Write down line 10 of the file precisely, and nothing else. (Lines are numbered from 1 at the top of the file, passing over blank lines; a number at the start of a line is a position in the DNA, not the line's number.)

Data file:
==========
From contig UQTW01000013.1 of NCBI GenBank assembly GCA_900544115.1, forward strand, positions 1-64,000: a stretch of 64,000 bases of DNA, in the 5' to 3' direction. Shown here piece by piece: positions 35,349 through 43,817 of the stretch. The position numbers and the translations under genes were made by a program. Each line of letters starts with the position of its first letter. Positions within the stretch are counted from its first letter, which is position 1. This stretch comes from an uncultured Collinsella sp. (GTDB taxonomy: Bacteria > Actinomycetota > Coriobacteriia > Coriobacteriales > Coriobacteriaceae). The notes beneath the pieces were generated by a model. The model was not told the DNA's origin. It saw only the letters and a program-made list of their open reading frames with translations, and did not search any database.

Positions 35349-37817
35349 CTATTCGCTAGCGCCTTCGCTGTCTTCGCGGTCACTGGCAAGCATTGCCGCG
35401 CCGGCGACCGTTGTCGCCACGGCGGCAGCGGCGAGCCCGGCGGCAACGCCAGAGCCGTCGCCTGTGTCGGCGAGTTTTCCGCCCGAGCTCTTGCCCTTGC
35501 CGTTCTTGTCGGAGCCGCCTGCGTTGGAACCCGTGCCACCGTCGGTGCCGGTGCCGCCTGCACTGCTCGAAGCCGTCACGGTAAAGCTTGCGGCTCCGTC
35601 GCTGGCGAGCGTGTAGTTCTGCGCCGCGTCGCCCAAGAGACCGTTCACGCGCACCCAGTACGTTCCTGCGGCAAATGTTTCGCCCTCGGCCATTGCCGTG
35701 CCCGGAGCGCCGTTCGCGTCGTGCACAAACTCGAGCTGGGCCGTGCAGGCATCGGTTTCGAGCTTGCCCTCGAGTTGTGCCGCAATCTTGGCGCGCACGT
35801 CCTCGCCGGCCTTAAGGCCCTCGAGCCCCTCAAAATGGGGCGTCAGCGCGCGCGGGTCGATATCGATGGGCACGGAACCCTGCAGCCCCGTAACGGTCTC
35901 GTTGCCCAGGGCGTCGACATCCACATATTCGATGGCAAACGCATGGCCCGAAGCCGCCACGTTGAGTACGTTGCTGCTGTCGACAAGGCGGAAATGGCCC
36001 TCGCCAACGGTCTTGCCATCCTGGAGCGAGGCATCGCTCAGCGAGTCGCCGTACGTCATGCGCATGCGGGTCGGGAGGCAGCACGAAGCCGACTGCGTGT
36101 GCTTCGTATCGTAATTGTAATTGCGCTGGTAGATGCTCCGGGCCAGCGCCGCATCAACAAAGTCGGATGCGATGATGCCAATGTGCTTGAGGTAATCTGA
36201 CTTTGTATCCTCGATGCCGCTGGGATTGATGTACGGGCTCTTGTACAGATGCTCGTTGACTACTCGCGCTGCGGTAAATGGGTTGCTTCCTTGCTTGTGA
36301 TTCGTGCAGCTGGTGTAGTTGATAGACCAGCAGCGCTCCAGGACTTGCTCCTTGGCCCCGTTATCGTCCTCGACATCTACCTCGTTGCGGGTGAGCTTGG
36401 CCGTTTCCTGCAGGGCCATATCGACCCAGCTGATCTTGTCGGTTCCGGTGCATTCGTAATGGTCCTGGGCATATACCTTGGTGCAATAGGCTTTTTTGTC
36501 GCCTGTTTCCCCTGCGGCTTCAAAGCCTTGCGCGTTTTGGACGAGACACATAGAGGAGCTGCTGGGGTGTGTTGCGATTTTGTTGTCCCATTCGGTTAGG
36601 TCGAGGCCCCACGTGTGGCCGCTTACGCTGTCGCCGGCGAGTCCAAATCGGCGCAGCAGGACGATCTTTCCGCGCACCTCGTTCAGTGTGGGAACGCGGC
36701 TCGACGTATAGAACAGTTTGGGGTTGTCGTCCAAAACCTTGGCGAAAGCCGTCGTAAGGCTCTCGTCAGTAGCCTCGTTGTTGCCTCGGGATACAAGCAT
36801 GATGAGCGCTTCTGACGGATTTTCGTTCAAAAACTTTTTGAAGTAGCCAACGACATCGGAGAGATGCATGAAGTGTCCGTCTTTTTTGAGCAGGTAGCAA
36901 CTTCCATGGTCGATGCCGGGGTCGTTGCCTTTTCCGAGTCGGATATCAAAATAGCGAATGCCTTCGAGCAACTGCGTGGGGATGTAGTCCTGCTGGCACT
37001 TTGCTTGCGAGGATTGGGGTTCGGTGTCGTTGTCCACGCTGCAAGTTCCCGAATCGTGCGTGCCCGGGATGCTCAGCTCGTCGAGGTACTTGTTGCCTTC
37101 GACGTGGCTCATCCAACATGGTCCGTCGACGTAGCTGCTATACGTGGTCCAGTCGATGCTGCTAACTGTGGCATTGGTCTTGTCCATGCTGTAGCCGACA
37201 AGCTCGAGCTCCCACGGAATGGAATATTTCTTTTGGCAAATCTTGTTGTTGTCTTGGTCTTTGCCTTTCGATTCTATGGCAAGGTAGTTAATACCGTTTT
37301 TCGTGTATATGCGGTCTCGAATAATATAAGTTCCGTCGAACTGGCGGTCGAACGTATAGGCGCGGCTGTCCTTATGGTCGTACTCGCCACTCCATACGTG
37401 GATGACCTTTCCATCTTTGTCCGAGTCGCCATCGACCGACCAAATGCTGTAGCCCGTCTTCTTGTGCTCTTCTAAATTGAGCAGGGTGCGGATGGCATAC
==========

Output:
36001 TCGCCAACGGTCTTGCCATCCTGGAGCGAGGCATCGCTCAGCGAGTCGCCGTACGTCATGCGCATGCGGGTCGGGAGGCAGCACGAAGCCGACTGCGTGT